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Owners weigh morality of walking on mortgages
Amy Green, Religion News Service
June 23, 2010
5 MIN READ TIME

Owners weigh morality of walking on mortgages

Owners weigh morality of walking on mortgages
Amy Green, Religion News Service
June 23, 2010

ORLANDO, Fla. — Lynn

Thompson quit paying the mortgage on her investment property — not because she

couldn’t afford the payments, but because she thinks walking away is better for

her long-term financial health.

Thompson bought the property

here for $175,000 in January 2007, just as the housing market began its slow

downward slide. At the time, she planned to rent the house and eventually sell

it for a profit.

Today, she estimates the

house is worth $85,000, maybe less.

Unable to find renters to

help cover the mortgage, she tried to convince her lender to allow a “short

sale” — selling below the loan amount, with the lender forgiving the balance.

When the lender declined, Thompson decided to walk away.

“I would have basically no

money left every month if I made the payments,” said Thompson, a single

39-year-old pharmacist. “If I tried to sell the house in, say, 10 years from

now, I still would have to come up probably with, say, $75,000.”

Desperate homeowners like

Thompson have raised an ethical debate: Is it ever OK to walk away?

Nationwide, up to 25 million

homeowners — about one in four – are “underwater”: like Thompson, their

mortgages are worth more than their homes. Those who do walk away face an array

of financial consequences, from damaged credit to the prospect of a lender

suing to recover the balance. Yet for many, the question fundamentally is a

moral one. Is it the right thing to do?

It’s unclear how many

homeowners, like Thompson, are opting for strategic defaults — allowing their

homes to go into foreclosure even when they can make the payments. Many feel

their homes are decades away from regaining value and they see no other

options.

But especially in hard-hit

places such as greater Orlando, where 55 percent of homeowners are underwater,

the question is nagging at more homeowners, and the number of strategic

defaults appears to be rising.

Strategic defaults accounted

for 31 percent of all defaults in March, up from 22 percent the year before,

according to an April report by Paola Sapienza of Northwestern University and

Luigi Zingales of the University of Chicago.

That doesn’t mean, however,

that homeowners are walking away without feeling like they violated some

ethical or moral code about not buying something they can’t afford. Some are

left with a deep sense of debtor’s shame.

Brent White, a law professor

at the University of Arizona whose writings include The Morality of Strategic

Default, said more than 80 percent of homeowners still think defaulting on a

mortgage is immoral, and those who do it usually make the decision not for

financial reasons but emotional ones, he said.

In other words, it takes

more than a dismal financial reality to push homeowners to default. Often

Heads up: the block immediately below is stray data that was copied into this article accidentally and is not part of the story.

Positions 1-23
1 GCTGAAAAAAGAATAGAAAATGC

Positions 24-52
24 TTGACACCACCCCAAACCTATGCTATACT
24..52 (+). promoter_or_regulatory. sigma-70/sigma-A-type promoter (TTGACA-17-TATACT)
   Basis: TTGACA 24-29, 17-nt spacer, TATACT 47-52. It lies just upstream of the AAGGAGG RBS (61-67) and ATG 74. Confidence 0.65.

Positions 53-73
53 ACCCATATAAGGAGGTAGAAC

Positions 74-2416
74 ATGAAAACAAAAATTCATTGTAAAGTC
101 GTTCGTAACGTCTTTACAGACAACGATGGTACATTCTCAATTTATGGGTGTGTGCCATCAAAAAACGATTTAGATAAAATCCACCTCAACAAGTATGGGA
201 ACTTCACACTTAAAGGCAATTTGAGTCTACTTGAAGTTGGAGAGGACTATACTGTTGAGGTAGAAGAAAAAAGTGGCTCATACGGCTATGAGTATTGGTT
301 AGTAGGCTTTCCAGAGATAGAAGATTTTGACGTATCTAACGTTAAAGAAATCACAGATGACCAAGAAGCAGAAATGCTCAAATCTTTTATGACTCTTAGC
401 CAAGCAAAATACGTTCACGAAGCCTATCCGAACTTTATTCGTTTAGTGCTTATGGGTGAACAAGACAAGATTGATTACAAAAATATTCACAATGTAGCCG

underwater homeowners feel angry, depressed or hopeless, he said.

“People walk away because

they’re angry at their lenders,” he said.

“They have been unable to

work with them, and the government hasn’t done anything to help underwater

homeowners who are trying to make their mortgage payments. If people were

acting purely on a rational basis, they would walk away much sooner than they

do.”

At the heart of the question

are biblical concepts of promise-keeping and neighborliness, said James Childs,

theologian and ethicist at Trinity Lutheran Seminary in Columbus, Ohio, who

noted that one neighbor’s default can sink another neighbor’s property values.

“The simple answer is we

make certain promises when we move into a neighborhood that we’re going to be

good neighbors,” said Childs, author of Greed: Economics and Ethics in

Conflict.

“If my greed … is realized

at the expense of my neighbors and I say I’m free to do that, then I’ve missed

an ethical point entirely.”

Yet in an economy that rose

and fell on the backs of unaffordable mortgages, homeowners aren’t the only

ones to blame, ethicists say.

White, from the University

of Arizona, believes the housing market and economy could recover more quickly

if homeowners could rid themselves of negative equity, allowing housing prices

to hit bottom faster. The longer homeowners remain underwater, the longer they

feel poor and spend less money. What’s more, a job loss or medical illness could

be even more devastating.

For now, Mike Booth will

remain in his home. He and his wife bought their first home in 2008, two years

after they married, for $205,000 — a bargain since the house was appraised at

$240,000.

Today, he estimates the house

would sell for $165,000, but the 30-year-old engineer is taking the long view

on what he and his wife call “our little castle.”

“We’ve entered into a

binding moral contract,” said Booth, who lives in suburban Orlando. “… Really

we don’t think about it being underwater. It’s kind of like being in a

long-term investment, and tracking it daily doesn’t make sense.”